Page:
I am pleased to see the Journal publish an article concerning the use of medications following traumatic brain injury ["Pharmacological interventions for traumatic brain injury," BCMJ 2011;53:26-31], as it is my experience that individuals with brain injury are at many times not appropriately treated with medications in British Columbia—medications that can make a very significant improvement in their psychiatric, cognitive, and behavioral status.
I find the table on page 27 to be particularly useful.
This is a review article and all review articles depend to a great extent on whether all relevant materials from the scientific literature have been appropriately surveyed. Unfortunately the authors have missed reviewing what I consider to be the single most authoritative paper on this subject, “Guidelines for the pharmacological treatment of neurobehavioral sequelae of traumatic brain injury,” published in the Journal of Neurotrauma 2006;23:1468-1501. This is a paper from the Neurobehavioral Guidelines Working Group.
There are some significant differences between the conclusions from this paper and those reached by the authors of the current paper. For example, for managing depression, tricyclic antidepressants are one of the options referenced in the guidelines.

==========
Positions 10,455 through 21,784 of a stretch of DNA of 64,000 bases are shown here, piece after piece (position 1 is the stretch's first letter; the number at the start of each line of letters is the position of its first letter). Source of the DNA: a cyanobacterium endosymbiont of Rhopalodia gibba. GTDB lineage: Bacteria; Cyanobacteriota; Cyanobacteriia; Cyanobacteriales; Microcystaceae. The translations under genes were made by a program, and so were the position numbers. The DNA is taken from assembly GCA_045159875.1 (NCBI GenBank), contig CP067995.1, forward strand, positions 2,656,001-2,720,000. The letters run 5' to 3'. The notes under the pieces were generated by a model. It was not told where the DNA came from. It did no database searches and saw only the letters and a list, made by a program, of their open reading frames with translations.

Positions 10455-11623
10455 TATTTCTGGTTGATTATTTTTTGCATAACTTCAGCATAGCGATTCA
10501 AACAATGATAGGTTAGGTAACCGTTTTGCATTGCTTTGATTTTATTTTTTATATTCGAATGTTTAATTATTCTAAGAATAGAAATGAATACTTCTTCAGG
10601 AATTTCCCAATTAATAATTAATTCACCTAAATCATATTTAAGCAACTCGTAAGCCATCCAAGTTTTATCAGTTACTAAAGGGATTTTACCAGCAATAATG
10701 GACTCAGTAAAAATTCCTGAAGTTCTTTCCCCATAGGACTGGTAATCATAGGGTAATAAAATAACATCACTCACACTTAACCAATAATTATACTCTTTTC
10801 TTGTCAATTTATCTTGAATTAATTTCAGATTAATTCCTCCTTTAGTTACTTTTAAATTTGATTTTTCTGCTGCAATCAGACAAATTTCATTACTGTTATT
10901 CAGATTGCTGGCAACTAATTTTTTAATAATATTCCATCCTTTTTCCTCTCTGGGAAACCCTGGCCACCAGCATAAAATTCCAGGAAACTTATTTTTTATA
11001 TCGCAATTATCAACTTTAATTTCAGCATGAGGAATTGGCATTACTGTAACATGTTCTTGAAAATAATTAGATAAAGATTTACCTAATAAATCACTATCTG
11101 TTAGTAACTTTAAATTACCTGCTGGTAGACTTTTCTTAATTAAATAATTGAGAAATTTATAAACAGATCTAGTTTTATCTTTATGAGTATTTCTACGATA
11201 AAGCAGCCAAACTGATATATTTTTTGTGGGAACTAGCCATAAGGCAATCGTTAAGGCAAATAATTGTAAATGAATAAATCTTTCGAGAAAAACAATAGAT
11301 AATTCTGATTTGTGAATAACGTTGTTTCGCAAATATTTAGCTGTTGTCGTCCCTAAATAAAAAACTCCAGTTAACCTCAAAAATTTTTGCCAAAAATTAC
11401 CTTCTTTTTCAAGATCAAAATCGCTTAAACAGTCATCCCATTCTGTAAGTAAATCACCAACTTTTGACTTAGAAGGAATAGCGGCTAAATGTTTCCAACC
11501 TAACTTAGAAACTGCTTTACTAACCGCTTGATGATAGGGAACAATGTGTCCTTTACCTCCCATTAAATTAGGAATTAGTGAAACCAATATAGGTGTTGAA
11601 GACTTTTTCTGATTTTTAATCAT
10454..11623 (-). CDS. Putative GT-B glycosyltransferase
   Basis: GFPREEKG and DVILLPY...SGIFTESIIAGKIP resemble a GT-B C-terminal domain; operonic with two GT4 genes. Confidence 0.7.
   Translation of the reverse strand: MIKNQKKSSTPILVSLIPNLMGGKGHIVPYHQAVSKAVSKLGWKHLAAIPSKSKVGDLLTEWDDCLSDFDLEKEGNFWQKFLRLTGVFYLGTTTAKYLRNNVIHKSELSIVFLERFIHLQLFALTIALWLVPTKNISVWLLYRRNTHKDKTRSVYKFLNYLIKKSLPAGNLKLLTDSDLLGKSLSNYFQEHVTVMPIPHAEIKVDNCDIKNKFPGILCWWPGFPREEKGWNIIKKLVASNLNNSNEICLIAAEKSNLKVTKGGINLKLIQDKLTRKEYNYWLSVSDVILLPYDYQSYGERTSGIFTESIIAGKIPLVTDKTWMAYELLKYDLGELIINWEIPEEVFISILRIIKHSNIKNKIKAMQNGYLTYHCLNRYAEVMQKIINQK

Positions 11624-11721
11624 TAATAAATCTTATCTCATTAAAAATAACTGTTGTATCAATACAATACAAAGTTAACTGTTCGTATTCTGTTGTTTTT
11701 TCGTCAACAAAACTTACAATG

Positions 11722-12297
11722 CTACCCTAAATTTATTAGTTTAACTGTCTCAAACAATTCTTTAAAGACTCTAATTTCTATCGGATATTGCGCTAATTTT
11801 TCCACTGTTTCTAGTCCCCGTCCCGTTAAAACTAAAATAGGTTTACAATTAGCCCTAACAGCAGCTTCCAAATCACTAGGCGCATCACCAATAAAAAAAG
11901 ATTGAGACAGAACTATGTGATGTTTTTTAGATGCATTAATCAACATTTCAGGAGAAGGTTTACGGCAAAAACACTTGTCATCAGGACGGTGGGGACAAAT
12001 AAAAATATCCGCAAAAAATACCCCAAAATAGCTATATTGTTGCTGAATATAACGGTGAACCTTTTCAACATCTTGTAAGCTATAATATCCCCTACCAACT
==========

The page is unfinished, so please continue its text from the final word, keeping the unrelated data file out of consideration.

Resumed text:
In regards to neurocognitive sequelae, the guidelines also recommend the use of dextroamphetamine as well as methylphenidate for some cognitive problems.
There is significant difference in regards to the neurobehavioral sequelae, particularly in regard to agitation, in which the guidelines clearly recommend the beta blockers propranolol and pendolol over all other medications.
Finally, there is one other paper that has been missed in the review of the literature, “Impact of early pharmacological treatment on cognitive and behavioral outcome after traumatic brain injury in adults: A meta-analysis,” published in the Journal of Clinical Psychopharmacology 2009;29:468-477.
These authors looked at early pharmacological intervention and found that amantadine and bradykinin antagonist (CP-0127 [Bradycor]) produced marked treatment benefits using the Glasgow Coma Score as a measurement.
I would recommend that your readers review these two additional meta-analyses in reaching conclusions in treating patients with brain injury.
—Derryck H. Smith, MD
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